·  by Abby Rives

Engine Submits Comments to EU on Implementing Copyright Policy Directive

Originally Posted On: Engine

Startup Internet platforms operating in the European Union may soon face complex and expensive rules to avoid liability when their users are accused of copyright infringement.

This week Engine submitted comments to the European Commission arguing for fair, balanced, and proportional implementation of the recent copyright policy directive known as Article 17. In our comments, we urged the Commission and Member States to avoid unduly burdensome or ambiguous laws that would create more cost and risk for startups, open doors to litigation, and give large companies a structural advantage over smaller rivals.

In April 2019, the EU adopted a Directive on copyright and related issues relevant to the Digital Single Market. In one section, known as Article 17, the Directive addresses intermediary liability and rearranges the way EU countries will hold certain online platforms liable for allegedly infringing user-generated posts. Unlike notice-and-takedown and safe harbor frameworks, such as the U.S.’s long-standing Digital Millennium Copyright Act (DMCA), the Directive instructs EU companies to hold some platforms liable for user-generated infringing content. As we have previously explained, Article 17 “will force startups and other platforms to use expensive and ineffective content moderation tools to police user-uploaded content.”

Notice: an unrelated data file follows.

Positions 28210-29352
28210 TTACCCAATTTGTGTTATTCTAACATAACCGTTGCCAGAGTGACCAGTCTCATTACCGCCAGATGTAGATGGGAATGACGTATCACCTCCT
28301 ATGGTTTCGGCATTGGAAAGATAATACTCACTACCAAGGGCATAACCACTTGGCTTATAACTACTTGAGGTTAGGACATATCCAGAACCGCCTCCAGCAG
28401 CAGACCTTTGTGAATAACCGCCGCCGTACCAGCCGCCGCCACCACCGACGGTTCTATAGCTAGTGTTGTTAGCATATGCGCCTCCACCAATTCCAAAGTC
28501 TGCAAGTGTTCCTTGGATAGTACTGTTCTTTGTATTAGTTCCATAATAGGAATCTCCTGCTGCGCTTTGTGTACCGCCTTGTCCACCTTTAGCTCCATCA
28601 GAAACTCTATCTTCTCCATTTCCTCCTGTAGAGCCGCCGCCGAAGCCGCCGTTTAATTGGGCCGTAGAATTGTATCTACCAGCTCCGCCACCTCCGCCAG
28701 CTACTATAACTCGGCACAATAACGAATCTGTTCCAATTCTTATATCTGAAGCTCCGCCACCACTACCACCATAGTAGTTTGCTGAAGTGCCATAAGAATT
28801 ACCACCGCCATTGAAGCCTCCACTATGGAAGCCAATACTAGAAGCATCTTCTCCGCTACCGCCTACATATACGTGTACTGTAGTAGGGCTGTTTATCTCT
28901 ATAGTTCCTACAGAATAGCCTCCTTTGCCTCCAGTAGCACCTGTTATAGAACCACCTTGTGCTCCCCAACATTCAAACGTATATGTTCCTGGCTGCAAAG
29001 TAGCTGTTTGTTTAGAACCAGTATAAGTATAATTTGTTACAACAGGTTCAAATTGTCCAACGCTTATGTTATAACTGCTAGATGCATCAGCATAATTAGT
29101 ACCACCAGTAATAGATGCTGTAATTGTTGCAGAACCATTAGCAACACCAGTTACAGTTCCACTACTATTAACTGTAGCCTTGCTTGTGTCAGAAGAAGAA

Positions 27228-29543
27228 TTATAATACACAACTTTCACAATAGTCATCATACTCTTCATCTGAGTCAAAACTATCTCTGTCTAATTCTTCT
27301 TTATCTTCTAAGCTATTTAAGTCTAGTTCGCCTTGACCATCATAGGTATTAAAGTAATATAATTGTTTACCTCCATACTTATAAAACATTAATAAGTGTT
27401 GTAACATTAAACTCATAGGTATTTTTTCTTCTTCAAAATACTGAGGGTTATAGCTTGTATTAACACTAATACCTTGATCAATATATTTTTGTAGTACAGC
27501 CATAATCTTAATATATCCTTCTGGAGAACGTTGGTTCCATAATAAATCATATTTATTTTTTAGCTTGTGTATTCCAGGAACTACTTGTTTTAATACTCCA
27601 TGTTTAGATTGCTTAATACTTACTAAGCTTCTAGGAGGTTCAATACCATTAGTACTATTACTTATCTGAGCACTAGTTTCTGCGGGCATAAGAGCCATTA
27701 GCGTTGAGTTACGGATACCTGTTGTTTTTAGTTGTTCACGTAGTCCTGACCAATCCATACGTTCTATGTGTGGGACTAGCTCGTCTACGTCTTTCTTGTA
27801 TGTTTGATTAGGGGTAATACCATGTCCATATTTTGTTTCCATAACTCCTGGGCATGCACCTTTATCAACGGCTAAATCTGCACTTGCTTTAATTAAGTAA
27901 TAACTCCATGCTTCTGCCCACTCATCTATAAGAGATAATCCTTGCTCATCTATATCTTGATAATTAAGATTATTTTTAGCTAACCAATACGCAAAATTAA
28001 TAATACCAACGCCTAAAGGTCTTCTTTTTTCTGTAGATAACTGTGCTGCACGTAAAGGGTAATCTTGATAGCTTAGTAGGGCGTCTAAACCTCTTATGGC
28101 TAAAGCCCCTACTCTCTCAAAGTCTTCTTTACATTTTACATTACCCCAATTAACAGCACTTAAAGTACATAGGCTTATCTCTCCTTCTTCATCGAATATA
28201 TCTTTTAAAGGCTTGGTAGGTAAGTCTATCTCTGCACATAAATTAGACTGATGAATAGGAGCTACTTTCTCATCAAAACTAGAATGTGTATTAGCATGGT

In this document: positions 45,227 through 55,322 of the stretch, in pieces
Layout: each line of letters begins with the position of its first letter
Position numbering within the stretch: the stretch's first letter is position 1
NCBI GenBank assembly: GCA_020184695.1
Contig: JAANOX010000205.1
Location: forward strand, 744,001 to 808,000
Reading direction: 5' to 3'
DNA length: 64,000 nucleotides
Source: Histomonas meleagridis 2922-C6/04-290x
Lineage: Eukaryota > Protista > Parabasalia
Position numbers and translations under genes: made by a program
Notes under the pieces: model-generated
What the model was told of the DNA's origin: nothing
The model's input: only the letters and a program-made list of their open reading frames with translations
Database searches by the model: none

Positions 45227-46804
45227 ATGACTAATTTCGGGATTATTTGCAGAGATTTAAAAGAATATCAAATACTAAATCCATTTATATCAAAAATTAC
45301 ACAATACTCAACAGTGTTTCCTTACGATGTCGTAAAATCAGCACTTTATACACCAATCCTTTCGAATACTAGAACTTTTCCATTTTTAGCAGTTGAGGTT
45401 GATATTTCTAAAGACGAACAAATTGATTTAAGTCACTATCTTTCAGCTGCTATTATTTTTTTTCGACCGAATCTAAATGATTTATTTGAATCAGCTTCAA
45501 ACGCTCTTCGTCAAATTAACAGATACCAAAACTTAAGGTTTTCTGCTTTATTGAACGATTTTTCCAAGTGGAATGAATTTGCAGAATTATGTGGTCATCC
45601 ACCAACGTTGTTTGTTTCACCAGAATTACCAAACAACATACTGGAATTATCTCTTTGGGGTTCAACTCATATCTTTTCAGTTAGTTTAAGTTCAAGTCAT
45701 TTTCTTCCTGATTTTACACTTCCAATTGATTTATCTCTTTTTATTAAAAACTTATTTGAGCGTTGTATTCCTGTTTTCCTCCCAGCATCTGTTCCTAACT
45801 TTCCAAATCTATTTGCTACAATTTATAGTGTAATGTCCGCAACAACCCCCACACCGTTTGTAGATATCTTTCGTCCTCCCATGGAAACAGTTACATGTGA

Most recently, the Commission published a series of questions about how Member States should go about implementing Article 17 in national law.

Our comments, in response to the Commission’s request, note how “[m]any (if not most) of the larger [Internet platforms] have already developed the technology they will need to comply with Article 17, negotiated with large rightsholder organizations to set up systems that address unauthorized uses of content, hired content moderators, and already possess the financial wherewithal to survive increased liability risks and costs associated with Article 17. Startups and smaller platforms are at a distinct and substantial disadvantage.

“Moreover, [emerging platforms] will be at an inherent disadvantage in trying to negotiate with large rightsholders. Large, established rightsholders and organizations have more bargaining power, and can use that power in ways that harm startups.”

Instead of adopting legal regimes that entrench larger, well-resourced, established organizations, we encourage the Commission and Member States to implement Article 17 in ways that seek to bring balance wherever possible.